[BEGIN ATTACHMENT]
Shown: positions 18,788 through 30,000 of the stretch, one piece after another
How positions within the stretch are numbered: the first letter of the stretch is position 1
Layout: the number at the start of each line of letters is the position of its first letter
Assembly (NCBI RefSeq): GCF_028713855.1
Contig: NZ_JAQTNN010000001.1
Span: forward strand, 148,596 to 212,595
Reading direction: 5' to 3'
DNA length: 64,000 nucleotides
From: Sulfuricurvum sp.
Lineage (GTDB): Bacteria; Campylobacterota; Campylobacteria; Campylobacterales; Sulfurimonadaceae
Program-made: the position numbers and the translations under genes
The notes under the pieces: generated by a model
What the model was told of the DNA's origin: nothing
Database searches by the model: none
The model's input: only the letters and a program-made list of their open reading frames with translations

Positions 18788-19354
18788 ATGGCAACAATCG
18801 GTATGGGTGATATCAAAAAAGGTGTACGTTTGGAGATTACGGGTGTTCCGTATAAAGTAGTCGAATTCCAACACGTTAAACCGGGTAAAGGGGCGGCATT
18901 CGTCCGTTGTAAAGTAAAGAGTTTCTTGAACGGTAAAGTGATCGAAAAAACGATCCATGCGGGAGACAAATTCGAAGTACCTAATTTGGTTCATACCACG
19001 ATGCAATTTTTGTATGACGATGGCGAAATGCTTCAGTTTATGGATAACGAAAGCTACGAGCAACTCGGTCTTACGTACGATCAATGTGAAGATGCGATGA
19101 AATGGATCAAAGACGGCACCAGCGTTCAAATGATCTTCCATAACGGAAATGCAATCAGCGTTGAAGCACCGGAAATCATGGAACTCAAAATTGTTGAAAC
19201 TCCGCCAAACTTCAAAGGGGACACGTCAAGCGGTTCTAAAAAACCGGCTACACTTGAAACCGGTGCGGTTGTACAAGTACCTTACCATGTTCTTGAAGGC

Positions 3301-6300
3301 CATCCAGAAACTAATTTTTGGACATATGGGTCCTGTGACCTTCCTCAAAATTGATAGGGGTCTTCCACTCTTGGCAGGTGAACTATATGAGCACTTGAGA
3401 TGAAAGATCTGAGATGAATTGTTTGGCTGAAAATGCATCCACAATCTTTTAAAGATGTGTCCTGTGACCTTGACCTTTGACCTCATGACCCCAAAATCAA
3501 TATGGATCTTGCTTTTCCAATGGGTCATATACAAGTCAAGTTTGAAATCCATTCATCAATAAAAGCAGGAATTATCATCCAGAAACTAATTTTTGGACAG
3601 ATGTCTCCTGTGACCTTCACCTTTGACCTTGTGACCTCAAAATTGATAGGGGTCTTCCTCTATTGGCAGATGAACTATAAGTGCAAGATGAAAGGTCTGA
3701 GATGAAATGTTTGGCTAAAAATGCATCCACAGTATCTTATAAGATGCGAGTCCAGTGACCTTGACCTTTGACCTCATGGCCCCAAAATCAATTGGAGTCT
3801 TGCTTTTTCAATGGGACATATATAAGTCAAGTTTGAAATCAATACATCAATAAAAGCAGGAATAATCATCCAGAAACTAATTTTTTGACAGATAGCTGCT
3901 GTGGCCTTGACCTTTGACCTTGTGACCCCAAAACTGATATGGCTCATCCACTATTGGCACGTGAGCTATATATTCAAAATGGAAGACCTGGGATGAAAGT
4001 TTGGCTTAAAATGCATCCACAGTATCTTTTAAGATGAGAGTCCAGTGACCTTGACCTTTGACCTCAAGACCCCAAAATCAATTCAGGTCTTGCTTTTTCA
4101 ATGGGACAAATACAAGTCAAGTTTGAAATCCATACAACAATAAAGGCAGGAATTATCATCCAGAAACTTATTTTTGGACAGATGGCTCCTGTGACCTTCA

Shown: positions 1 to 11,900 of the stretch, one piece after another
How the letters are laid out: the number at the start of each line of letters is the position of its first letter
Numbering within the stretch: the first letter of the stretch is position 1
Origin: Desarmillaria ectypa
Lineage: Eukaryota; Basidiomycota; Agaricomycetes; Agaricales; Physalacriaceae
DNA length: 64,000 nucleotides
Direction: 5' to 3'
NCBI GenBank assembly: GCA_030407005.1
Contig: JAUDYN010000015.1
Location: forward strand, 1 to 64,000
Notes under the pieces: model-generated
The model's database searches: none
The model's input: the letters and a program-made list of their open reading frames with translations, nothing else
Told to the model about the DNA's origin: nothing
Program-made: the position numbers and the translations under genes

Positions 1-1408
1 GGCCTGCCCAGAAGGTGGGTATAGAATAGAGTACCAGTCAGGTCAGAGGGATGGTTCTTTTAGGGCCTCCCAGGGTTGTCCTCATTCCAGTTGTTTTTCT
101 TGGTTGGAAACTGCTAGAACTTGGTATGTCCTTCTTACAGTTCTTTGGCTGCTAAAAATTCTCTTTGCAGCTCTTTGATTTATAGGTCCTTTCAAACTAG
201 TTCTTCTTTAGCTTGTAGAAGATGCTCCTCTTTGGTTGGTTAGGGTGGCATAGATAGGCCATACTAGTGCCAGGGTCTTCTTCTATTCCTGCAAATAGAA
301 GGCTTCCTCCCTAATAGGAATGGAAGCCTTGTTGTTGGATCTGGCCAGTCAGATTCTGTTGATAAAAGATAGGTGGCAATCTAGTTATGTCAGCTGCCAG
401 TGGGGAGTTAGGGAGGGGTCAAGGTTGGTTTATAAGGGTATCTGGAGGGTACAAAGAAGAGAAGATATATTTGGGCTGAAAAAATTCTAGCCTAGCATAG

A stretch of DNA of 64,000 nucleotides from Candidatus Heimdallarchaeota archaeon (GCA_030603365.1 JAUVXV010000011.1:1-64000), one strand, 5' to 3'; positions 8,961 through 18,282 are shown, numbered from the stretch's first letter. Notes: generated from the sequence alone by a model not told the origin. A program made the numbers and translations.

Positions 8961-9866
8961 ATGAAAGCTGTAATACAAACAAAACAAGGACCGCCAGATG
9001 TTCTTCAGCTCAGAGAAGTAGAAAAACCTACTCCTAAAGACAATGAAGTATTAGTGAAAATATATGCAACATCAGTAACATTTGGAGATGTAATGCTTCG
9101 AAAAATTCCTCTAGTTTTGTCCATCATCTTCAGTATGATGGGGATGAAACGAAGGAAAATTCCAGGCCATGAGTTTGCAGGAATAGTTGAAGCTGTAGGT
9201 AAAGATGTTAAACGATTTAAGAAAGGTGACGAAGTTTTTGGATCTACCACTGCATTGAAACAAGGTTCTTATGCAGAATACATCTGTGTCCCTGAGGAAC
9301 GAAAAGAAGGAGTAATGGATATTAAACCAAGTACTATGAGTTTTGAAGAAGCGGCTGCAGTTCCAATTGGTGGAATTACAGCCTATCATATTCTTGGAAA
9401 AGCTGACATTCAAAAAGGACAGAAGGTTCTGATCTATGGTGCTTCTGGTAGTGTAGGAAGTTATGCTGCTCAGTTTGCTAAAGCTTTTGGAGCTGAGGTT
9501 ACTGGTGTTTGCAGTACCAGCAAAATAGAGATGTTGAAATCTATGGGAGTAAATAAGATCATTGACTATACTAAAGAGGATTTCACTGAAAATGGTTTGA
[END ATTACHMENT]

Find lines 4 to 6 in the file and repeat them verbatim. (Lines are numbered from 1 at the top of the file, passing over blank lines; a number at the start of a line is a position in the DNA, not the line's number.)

Assembly (NCBI RefSeq): GCF_028713855.1
Contig: NZ_JAQTNN010000001.1
Span: forward strand, 148,596 to 212,595